Hospice and palliative care programs that seek to provide quality end-of-life care for LGBT elders can take the following simple steps to improve procedures and services.
Admissions and intake process
• Change intake forms to be inclusive of same-gender relationships or partnered status.
• Determine who has the legal authority to make decisions in the event that the patient no longer can do so.
• Ask patients to define their family of choice and family of origin, and encourage them to identify any potential conflicts between the two families.
• Encourage patients to complete advance care planning, as well as legal and financial paperwork.
• Recognize the potential psychosocial issues related to families of origin and families of choice.
• Consider any medical issues related to transgender patients.
• Pay attention to spiritual issues of LGBT elders whose faith traditions do not affirm their identity.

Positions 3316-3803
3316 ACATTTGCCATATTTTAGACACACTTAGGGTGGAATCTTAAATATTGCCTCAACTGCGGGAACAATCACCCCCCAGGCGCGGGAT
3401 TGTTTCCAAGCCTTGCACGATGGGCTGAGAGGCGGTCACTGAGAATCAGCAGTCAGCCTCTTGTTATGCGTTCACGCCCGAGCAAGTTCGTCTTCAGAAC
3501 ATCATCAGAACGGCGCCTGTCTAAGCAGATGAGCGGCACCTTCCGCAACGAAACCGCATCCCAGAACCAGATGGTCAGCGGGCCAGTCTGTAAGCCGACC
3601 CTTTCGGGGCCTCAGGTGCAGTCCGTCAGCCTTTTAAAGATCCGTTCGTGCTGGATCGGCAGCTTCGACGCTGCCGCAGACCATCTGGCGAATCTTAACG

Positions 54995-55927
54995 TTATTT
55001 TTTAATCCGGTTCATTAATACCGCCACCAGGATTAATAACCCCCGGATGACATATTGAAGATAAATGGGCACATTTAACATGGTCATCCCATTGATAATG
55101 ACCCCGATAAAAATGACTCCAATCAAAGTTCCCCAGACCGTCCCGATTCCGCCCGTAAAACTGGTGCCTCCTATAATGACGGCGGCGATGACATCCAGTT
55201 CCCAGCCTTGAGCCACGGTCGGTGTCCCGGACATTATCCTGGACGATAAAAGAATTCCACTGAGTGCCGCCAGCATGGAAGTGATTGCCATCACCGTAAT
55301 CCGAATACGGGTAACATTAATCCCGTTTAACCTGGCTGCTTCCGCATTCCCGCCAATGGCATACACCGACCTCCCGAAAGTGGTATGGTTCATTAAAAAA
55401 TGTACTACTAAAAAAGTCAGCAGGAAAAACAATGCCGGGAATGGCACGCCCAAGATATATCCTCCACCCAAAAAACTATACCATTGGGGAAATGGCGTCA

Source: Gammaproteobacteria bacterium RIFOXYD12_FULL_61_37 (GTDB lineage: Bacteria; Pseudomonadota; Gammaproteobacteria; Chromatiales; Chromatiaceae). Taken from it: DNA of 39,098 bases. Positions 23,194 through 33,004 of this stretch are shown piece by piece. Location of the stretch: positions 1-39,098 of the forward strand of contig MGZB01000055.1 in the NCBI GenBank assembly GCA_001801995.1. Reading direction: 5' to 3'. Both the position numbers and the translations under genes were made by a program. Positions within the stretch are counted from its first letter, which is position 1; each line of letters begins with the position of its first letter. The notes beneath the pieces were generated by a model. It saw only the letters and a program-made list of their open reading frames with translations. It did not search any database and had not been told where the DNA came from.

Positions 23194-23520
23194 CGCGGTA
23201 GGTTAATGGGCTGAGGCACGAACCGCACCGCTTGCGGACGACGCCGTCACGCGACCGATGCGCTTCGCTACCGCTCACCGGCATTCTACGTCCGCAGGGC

Grief and bereavement counseling
• Support the patient’s partner, especially in the event that the loved one’s death isn’t acknowledged by others as the deep loss that it is for the partner.
• Help surviving partners express grief. Especially for those who are not out, public acknowledgement of their loss may be minimal or absent.
• Advocate for surviving partners whose workplace doesn’t offer bereavement leave to unmarried partners.
• Teach staff about the unique needs of LGBT people at the end of life.
• Allow staff the opportunity to express their misgivings or fears about caring for LGBT elders.
• Reinforce the idea that hospice staff must respect each and every patient and family and must provide the highest possible quality of care.
All older adults deserve comfort, care and compassion at the end of life. Hospice and palliative care programs can open doors and build bridges to ensure that all older adults in their community, including LGBT elders, receive the care and services they need. If your agency doesn’t care for LGBT elders at the end of life, who will?
— Kimberly D. Acquaviva is an assistant research professor in the School of Medicine and Health Sciences at George Washington University, Washington, D.C